Clovelly remembers loss of RNLI crewman
Twenty years ago the community of Clovelly were left devastated by the loss of two local fishermen.
Clovelly RNLI lifeboat Senior Helm, Mark Gist and David McBride set out on the 12th November 1998 on board their fishing boat ‘The Blue Hooker’. But what began as a usual fishing trip for two friends, ended in tragedy when both of them lost their lives.
Volunteers from the lifeboat station and local residents were involved in the search at the time as the news of their loss shocked the close knit community of Clovelly in North Devon.
To mark the 20th anniversary, son of Mark Gist and current Helm at Clovelly, Sam Gist and his brother Max laid a wreath off Galantry Bower where the fishing boat was lost.
Sam explains why he joined the lifeboat and his personal connection to the village.
“I lived just two doors down from the Clovelly Lifeboat Station during my early childhood, it has always been a part of my life and it runs in my blood. My dad and two of my uncles played big roles at the station, as soon as I was old enough to join as crew I was there and I've been there ever since.
Sam talks about how it feels to follow in his dad’s footsteps in the role as helmsman at the station.
“When I am on the boat I feel a strong connection to my dad. He was also a helmsman of the Clovelly lifeboat whilst it was a privately run station in the early 90's and when it became a part of the RNLI and he remains my inspiration. This year marks 20 years since my dad passed away but his presence is always with me and there's not a single time I set foot into the station without looking up to my hero watching over us’.
“Part of what makes the crew at Clovelly so special is the pride and passion of the all volunteer crew, a crew that I am honoured to be a part of. The crew are like my family (some are my family!).”
Dan Garnett who still lives in the village, was a friend and fellow crewman and remembers: "Mark was Clovelly. A real Clovelly fisherman and lifeboatman. I am proud to served with him. He had respect in the village and at sea. His legacy lives on."
RNLI media contacts:
For more information please telephone Vicky Clarke, RNLI Volunteer Lifeboat Press Officer on 0781 257 2025 or Vicky_Clarke@rnli.org.uk or Oliver Wrynne-Simpson, National Media Officer on 07795 127351 or firstname.lastname@example.org or contact RNLI Public Relations on 01202 336789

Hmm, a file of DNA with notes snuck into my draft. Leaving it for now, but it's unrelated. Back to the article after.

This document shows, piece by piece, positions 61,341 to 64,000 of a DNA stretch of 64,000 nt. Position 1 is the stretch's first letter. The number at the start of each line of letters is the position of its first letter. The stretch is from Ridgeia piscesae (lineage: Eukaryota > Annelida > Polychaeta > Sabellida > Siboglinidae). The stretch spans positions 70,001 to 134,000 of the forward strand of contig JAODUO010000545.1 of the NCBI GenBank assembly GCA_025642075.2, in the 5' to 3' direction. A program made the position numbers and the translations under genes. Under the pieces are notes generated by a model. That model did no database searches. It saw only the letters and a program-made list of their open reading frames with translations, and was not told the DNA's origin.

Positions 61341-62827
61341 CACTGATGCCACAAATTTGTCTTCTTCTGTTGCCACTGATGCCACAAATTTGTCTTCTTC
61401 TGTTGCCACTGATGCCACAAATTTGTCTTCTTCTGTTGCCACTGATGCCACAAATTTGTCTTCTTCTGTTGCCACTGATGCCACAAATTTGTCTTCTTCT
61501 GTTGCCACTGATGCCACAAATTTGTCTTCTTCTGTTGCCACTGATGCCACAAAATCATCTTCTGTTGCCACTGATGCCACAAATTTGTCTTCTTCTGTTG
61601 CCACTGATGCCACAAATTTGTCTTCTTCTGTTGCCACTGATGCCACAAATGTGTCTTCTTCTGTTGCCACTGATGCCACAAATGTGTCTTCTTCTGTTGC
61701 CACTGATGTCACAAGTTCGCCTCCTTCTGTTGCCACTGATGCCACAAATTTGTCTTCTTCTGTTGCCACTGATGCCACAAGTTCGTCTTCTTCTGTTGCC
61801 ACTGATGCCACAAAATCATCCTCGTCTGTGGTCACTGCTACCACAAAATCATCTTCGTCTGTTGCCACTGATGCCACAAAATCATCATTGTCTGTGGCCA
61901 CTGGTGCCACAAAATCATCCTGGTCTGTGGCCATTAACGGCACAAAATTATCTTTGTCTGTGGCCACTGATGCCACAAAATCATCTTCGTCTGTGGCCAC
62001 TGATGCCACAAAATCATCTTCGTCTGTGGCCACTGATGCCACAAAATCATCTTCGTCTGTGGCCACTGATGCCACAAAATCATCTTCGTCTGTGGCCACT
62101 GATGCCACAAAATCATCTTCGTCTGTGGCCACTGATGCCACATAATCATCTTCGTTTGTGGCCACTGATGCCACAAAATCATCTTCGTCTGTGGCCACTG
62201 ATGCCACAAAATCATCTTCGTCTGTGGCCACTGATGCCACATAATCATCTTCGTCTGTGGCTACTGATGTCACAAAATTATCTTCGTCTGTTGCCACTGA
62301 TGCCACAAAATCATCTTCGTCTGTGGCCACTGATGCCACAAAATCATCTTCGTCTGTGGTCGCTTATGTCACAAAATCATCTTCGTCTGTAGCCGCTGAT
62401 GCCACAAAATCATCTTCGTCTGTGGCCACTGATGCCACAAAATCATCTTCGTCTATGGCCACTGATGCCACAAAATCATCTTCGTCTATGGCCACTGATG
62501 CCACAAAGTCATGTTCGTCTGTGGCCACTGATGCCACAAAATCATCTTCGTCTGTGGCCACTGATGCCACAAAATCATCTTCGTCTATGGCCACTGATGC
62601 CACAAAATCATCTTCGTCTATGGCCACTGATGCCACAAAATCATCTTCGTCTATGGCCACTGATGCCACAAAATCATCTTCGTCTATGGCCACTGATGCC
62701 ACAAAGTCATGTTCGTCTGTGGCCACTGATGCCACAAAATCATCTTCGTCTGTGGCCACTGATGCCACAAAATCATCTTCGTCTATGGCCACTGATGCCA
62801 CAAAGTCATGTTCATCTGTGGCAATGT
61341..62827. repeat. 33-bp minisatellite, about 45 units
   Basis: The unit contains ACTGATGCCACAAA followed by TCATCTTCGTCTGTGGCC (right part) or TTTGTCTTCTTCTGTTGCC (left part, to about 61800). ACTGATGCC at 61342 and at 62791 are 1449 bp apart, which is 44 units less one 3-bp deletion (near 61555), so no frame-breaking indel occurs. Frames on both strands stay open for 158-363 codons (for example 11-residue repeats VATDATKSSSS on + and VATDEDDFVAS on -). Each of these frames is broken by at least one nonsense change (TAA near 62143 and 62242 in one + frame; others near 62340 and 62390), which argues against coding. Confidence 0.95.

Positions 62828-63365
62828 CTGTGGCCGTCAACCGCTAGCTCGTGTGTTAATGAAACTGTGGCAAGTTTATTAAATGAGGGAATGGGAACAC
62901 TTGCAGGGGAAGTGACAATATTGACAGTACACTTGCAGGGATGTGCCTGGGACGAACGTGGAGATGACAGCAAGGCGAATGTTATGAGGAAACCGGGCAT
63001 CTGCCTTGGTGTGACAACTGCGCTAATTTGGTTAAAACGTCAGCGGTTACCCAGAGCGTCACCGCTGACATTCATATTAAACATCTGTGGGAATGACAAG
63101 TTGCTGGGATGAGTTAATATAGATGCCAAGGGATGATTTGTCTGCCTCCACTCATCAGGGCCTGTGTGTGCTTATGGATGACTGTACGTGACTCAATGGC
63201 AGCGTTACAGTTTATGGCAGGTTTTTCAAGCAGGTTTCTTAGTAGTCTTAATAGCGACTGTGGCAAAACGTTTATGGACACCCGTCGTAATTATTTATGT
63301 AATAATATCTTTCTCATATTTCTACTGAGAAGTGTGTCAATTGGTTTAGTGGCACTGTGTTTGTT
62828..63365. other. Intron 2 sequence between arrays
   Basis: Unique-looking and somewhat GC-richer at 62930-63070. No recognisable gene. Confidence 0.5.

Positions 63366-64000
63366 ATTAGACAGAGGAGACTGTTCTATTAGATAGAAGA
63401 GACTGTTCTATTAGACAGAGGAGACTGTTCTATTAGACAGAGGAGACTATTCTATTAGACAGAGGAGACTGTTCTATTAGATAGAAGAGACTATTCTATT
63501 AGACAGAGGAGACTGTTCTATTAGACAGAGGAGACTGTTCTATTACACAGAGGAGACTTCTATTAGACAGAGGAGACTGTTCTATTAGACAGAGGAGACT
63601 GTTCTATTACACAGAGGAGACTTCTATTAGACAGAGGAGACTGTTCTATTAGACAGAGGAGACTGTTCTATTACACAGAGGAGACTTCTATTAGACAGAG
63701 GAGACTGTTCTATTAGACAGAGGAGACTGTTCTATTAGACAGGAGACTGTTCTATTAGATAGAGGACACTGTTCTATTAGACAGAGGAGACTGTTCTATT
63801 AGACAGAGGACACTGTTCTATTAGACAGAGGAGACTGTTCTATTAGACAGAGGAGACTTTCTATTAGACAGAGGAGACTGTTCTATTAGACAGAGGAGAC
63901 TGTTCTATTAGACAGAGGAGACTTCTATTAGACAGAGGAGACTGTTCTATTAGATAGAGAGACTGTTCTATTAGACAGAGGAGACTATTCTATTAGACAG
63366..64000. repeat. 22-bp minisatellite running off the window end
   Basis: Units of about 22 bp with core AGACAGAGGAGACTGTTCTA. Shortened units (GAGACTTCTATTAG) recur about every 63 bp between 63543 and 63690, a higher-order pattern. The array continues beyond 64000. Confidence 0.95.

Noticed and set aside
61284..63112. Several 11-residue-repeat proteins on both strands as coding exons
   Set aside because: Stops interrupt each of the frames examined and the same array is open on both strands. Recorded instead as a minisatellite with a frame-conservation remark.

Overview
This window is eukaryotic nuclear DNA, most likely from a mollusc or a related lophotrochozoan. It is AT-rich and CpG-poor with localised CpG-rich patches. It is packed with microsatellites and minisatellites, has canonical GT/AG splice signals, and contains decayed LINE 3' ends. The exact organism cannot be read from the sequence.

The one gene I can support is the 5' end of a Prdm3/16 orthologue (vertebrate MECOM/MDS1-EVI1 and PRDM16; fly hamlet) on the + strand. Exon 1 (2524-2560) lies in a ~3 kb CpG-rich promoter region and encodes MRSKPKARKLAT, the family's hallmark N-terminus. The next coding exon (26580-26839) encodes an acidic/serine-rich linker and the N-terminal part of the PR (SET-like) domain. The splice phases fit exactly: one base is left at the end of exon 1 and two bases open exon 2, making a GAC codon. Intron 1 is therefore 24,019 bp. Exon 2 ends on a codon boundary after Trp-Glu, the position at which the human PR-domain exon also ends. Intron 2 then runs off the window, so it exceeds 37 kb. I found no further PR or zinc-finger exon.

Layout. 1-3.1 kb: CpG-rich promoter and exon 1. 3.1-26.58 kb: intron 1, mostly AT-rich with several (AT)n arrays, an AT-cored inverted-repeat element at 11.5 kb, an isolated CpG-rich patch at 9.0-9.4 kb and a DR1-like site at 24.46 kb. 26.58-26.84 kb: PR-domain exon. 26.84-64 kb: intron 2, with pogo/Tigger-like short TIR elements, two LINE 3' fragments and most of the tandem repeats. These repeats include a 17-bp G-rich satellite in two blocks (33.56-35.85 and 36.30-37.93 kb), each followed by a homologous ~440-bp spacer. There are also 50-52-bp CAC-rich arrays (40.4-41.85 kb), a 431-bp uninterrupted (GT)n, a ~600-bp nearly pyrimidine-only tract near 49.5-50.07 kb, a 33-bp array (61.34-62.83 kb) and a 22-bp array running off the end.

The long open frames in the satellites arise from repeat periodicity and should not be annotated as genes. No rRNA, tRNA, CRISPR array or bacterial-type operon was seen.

For more information on the RNLI please visit www.rnli.org.uk. News releases and other media resources, including RSS feeds, downloadable photos and video, are available at the RNLI Press Centre www.rnli.org.uk/press
Key facts about the RNLI
The RNLI charity saves lives at sea. Its volunteers provide a 24-hour search and rescue service around the United Kingdom and Republic of Ireland coasts. The RNLI operates over 230 lifeboat stations in the UK and Ireland and has more than 180 lifeguard units on beaches around the UK. The RNLI is independent of Coastguard and government and depends on voluntary donations and legacies to maintain its rescue service. Since the RNLI was founded in 1824 its lifeboat crews and lifeguards have saved 140,000 lives.
Key facts about the RNLI
The RNLI charity saves lives at sea. Its volunteers provide a 24-hour search and rescue service around the United Kingdom and Republic of Ireland coasts. The RNLI operates over 238 lifeboat stations in the UK and Ireland and, in a normal year, more than 240 lifeguard units on beaches around the UK and Channel Islands. The RNLI is independent of Coastguard and government and depends on voluntary donations and legacies to maintain its rescue service. Since the RNLI was founded in 1824, its lifeboat crews and lifeguards have saved over 142,700 lives.